This is just a fun hacking post. I put together a script that is able to handle all versioning strategies that I mentioned about in the post about versioning.

The script is a bit large at exactly 100 lines of bash so I’ll just link to it here.

You can see here the 4 different ways it can be used to generate a version:

I’ll take it from bottom to top:

  • GitVersion 1.3.1-demo.1
  • PackageJson 1.3.0-6d8348...
  • Hybrid 1.3.79
  • TeamCity 2.4.80


I covered GitVersion in the previous post, it uses the GitVersion tool to calculate the semantic version. The base tag was 1.3.0, so it bumped the version to 1.3.1, appended the branch name (demo) and the number of commits.

This is the default mode in the script.


This one gets the version from package.json and appends the git SHA when it’s not on the master branch.

To use it, the script needs to be called with the PackageJson parameter.


Here the major and minor version comes from package.json, but the patch is the build counter of TeamCity.

The script needs to be called with two parameters: Hybrid %build.counter% (TeamCity will replace the actual value of the build counter).


This one simply takes the build number from TeamCity, no questions asked (I’ll explain why it’s 2.4.80 in a moment).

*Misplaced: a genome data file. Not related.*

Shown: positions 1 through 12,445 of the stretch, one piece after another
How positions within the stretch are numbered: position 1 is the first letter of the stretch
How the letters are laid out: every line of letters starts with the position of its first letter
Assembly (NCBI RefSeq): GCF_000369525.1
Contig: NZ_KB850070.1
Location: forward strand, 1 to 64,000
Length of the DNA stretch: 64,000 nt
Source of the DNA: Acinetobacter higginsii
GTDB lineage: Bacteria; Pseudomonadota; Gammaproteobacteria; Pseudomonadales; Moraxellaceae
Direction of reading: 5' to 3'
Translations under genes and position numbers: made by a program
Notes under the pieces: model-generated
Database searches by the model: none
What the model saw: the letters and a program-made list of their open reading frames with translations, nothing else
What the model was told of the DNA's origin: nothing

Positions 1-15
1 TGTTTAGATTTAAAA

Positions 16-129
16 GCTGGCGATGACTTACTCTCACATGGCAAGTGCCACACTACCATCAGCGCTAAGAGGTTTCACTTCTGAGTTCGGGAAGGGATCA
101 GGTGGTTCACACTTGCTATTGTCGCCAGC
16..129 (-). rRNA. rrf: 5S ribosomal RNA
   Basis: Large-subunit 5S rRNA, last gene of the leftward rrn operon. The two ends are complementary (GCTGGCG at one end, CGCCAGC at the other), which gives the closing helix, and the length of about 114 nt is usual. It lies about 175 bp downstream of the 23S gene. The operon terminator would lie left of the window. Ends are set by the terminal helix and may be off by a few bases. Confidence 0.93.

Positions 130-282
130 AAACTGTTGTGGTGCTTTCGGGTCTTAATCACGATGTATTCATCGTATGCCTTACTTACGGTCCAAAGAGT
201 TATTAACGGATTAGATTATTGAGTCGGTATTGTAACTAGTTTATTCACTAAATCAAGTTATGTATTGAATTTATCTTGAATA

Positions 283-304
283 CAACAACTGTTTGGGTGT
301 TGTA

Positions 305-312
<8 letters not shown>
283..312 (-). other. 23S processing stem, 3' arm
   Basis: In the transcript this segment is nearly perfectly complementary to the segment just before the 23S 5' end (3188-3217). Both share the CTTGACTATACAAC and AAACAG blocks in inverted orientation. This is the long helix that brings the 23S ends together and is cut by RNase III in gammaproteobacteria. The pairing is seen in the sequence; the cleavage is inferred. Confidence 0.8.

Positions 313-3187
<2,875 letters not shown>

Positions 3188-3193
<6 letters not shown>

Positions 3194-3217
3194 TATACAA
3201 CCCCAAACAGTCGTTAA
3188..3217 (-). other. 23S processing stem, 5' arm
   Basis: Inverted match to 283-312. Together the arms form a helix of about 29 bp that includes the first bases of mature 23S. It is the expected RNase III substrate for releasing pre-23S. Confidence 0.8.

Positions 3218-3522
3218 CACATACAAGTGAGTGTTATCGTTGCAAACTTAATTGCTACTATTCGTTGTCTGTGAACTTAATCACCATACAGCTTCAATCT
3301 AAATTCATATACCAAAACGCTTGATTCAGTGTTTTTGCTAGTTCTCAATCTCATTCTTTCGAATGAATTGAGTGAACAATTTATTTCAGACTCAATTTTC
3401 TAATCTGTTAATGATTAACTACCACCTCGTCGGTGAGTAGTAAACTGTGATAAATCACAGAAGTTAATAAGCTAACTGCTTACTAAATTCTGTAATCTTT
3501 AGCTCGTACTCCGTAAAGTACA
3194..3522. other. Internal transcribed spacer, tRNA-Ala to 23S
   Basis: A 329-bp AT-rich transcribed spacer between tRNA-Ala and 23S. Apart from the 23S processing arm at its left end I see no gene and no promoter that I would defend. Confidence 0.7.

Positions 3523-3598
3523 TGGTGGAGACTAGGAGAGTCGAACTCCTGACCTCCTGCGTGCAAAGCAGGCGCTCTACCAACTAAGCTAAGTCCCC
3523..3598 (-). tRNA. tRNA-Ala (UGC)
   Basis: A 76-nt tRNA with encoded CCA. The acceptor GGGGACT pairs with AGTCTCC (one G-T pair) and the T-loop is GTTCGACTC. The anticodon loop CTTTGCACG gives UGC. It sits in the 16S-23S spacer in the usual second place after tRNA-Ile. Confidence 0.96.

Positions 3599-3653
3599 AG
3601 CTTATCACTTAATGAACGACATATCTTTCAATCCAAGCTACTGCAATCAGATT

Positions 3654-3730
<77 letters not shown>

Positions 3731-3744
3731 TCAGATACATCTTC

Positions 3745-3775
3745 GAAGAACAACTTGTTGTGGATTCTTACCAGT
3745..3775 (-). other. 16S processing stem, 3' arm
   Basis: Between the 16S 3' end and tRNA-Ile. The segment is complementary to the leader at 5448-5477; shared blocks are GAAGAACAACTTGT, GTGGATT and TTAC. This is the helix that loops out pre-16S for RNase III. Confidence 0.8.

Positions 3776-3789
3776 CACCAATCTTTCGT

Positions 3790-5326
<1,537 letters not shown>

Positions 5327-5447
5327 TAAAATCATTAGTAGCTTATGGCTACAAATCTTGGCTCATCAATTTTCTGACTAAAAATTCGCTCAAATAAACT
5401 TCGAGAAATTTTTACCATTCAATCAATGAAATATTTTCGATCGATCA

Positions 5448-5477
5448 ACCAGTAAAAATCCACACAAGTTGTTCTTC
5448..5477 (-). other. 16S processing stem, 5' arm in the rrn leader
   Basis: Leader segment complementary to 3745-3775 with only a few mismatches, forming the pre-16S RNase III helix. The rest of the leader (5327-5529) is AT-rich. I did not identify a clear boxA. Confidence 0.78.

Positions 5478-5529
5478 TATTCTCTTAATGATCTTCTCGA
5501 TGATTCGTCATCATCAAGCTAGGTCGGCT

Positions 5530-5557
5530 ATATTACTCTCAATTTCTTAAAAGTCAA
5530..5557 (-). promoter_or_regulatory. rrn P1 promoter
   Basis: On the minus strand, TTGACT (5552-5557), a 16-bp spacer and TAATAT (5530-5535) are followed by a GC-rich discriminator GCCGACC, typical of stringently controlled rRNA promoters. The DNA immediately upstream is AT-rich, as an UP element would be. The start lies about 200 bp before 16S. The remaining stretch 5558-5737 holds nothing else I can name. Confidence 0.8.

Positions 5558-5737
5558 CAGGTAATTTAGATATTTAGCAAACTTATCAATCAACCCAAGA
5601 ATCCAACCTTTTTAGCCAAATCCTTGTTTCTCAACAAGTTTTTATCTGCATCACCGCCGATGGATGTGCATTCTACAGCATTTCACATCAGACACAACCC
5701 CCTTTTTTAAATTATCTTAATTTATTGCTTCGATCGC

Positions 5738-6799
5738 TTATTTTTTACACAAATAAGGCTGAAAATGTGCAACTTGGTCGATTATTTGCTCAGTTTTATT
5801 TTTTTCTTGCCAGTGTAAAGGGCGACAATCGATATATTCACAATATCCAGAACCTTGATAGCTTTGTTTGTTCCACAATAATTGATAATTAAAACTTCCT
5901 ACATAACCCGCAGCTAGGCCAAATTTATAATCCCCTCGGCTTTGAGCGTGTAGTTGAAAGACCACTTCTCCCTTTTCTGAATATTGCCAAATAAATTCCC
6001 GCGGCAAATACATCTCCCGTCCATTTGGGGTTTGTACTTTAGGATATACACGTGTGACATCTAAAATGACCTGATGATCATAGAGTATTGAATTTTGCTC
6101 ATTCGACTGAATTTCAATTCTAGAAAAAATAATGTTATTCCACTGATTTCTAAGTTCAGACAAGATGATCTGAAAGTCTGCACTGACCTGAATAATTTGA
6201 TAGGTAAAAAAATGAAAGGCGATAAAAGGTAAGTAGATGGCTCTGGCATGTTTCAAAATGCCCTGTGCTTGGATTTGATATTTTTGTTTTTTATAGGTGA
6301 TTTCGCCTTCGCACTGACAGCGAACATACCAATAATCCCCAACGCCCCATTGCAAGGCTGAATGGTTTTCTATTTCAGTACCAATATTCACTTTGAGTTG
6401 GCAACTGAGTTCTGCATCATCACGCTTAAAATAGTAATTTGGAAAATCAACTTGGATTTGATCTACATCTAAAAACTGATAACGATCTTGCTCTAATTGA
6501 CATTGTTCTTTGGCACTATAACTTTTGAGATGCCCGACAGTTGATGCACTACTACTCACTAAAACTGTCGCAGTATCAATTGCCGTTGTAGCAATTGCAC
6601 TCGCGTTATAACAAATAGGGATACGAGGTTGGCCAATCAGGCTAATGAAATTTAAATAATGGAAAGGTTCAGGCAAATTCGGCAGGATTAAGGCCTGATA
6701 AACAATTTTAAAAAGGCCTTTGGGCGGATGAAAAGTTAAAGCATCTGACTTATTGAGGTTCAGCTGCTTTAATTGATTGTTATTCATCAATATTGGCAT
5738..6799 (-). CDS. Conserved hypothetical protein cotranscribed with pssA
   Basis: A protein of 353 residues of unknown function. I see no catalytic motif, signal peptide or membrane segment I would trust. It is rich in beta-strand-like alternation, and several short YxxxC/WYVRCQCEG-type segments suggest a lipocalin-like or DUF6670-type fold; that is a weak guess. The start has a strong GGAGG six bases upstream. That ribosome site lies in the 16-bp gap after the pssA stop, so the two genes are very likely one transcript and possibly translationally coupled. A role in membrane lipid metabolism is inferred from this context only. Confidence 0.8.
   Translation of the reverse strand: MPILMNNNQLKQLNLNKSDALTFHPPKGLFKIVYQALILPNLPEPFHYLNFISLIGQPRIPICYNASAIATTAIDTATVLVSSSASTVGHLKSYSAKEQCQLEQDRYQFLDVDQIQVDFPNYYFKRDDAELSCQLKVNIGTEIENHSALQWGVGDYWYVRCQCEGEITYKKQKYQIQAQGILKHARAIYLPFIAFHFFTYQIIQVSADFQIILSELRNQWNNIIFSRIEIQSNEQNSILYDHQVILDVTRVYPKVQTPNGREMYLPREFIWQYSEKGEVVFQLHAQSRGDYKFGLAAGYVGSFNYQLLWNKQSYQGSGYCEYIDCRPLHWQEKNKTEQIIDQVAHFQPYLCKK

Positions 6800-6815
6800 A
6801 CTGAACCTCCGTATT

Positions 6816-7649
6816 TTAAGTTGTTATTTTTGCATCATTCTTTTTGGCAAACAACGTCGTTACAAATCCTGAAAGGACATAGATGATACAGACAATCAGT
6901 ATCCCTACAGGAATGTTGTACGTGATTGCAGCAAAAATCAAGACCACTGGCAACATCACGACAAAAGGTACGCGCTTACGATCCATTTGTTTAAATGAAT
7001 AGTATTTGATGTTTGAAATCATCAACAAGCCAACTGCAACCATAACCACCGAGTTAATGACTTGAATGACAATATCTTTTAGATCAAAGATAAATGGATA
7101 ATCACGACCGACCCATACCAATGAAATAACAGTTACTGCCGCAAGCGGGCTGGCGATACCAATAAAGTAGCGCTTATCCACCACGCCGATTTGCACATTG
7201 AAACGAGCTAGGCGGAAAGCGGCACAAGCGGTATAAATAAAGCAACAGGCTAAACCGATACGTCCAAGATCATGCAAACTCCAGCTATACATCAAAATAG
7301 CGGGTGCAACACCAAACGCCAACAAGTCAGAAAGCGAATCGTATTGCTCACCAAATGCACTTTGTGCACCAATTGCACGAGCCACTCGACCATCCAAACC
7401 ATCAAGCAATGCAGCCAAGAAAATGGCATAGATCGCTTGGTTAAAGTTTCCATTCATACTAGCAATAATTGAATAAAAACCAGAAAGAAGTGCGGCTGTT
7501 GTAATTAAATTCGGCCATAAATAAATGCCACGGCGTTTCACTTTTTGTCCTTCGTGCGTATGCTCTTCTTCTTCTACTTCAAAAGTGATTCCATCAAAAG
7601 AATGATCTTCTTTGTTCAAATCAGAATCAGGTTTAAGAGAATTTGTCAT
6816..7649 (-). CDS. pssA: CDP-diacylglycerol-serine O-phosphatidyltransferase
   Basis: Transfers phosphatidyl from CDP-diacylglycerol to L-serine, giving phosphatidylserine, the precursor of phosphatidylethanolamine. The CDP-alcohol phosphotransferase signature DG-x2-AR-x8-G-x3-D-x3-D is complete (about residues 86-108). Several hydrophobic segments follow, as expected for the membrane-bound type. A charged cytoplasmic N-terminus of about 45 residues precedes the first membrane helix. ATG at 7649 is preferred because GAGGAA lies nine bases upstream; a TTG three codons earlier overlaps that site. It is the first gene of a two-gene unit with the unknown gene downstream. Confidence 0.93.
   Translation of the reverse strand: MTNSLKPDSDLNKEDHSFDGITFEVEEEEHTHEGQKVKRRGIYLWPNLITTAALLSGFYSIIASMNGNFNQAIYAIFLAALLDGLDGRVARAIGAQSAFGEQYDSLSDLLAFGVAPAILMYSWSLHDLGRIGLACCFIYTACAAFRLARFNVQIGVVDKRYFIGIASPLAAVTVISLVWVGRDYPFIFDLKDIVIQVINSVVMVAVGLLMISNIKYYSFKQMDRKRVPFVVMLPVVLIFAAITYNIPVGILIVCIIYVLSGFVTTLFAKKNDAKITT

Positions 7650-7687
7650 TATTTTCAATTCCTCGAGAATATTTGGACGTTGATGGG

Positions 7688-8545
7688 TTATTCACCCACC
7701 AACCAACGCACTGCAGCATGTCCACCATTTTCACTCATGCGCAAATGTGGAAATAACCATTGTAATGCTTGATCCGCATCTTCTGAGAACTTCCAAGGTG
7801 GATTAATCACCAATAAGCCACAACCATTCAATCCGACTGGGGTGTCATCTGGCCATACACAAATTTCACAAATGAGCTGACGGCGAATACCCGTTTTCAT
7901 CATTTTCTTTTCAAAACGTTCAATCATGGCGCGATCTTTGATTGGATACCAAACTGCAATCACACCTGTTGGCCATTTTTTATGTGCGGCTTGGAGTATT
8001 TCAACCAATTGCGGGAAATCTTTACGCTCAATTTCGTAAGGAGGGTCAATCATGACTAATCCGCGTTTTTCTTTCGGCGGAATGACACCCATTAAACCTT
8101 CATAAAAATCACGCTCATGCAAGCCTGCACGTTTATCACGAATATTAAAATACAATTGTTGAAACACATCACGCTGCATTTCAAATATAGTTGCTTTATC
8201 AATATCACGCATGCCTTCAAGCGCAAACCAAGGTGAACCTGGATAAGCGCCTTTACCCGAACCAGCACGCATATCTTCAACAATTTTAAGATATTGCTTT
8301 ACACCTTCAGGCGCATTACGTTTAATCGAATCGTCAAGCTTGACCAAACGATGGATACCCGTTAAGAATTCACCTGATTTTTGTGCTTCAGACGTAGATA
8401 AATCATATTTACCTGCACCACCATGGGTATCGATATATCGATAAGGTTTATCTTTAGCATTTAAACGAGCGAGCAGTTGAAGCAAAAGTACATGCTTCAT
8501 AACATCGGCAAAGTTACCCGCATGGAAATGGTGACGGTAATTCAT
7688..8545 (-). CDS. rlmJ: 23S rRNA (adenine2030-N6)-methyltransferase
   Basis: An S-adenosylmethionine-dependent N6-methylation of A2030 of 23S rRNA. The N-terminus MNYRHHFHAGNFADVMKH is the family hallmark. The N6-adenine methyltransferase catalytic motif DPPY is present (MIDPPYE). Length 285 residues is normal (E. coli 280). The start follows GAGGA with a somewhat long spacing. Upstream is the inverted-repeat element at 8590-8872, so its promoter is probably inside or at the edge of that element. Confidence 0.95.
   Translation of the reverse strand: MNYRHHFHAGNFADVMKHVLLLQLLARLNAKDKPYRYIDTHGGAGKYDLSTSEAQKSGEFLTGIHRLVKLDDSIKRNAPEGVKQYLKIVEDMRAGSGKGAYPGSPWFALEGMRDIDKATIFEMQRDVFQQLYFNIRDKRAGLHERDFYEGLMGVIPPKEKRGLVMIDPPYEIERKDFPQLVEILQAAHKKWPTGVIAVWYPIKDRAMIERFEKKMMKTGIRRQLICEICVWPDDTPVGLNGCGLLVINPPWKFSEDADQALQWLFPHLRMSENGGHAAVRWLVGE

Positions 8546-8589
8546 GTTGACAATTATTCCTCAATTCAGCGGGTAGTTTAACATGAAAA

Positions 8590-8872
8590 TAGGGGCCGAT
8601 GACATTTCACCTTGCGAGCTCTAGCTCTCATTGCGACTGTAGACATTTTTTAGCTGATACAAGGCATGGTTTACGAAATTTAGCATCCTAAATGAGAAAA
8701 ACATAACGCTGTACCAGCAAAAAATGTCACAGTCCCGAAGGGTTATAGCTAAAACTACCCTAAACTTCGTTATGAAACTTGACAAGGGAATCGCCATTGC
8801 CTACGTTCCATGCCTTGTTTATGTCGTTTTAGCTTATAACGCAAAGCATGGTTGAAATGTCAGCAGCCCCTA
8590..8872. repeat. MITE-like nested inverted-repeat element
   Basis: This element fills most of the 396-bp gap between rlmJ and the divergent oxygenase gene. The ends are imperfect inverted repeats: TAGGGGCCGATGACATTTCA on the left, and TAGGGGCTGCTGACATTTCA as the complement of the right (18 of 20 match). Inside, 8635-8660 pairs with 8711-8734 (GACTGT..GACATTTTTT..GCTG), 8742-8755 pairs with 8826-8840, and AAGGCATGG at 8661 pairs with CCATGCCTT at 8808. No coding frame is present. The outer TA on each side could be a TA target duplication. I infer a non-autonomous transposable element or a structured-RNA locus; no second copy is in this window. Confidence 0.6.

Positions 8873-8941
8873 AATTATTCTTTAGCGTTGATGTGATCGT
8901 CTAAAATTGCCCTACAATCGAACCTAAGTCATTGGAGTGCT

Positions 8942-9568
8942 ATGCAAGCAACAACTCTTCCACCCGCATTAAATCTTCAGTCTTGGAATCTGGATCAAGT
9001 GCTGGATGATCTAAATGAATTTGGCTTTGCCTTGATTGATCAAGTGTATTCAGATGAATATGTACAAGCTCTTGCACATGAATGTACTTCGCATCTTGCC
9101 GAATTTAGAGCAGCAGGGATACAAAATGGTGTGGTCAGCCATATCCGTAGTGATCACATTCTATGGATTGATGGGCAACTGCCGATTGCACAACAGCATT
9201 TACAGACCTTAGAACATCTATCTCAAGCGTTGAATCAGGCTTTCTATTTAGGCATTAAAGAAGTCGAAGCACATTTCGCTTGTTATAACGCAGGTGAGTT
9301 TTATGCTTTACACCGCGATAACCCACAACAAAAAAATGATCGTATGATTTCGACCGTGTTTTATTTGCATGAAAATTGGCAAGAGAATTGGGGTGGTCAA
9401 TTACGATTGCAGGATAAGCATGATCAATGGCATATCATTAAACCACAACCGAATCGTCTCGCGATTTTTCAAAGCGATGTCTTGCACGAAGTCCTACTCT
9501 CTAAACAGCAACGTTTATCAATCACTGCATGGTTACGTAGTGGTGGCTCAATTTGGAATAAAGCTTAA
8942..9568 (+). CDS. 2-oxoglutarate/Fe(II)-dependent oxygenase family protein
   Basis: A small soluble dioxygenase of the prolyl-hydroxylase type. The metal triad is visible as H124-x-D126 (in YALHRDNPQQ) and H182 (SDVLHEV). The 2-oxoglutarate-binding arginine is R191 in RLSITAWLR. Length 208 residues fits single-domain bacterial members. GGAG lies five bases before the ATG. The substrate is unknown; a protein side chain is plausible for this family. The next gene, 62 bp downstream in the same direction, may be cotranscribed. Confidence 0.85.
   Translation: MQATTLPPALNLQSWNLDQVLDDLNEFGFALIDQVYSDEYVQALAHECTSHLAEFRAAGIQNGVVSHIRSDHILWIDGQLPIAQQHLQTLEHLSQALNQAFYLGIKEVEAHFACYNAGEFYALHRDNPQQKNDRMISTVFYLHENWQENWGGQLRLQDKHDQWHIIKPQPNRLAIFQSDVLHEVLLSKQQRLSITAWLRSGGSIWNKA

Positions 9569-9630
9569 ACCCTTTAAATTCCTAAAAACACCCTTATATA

The script needs to be called with two parameters: TeamCity %build.number%.

It’s useful here to clarify the difference between the build counter and the build number in TeamCity. Here’s the initial settings of the build configuration. As you can see, by default the build number is equal to the build counter:

To demonstrate the difference, I’ve changed the build number to 2.4.%build.counter% (it can be obviously anything at all):

that’s why the build ended up to 2.4.80.

The build counter is a simple automatically incrementing positive integer number. The build number by default is equal to the build counter, but it can be overriden to be something more meaningful (e.g. the semantic version of the build). Even when the build number doesn’t include the build counter (like in the GitVersion and PackageJson modes), the build counter still exists internally in TeamCity.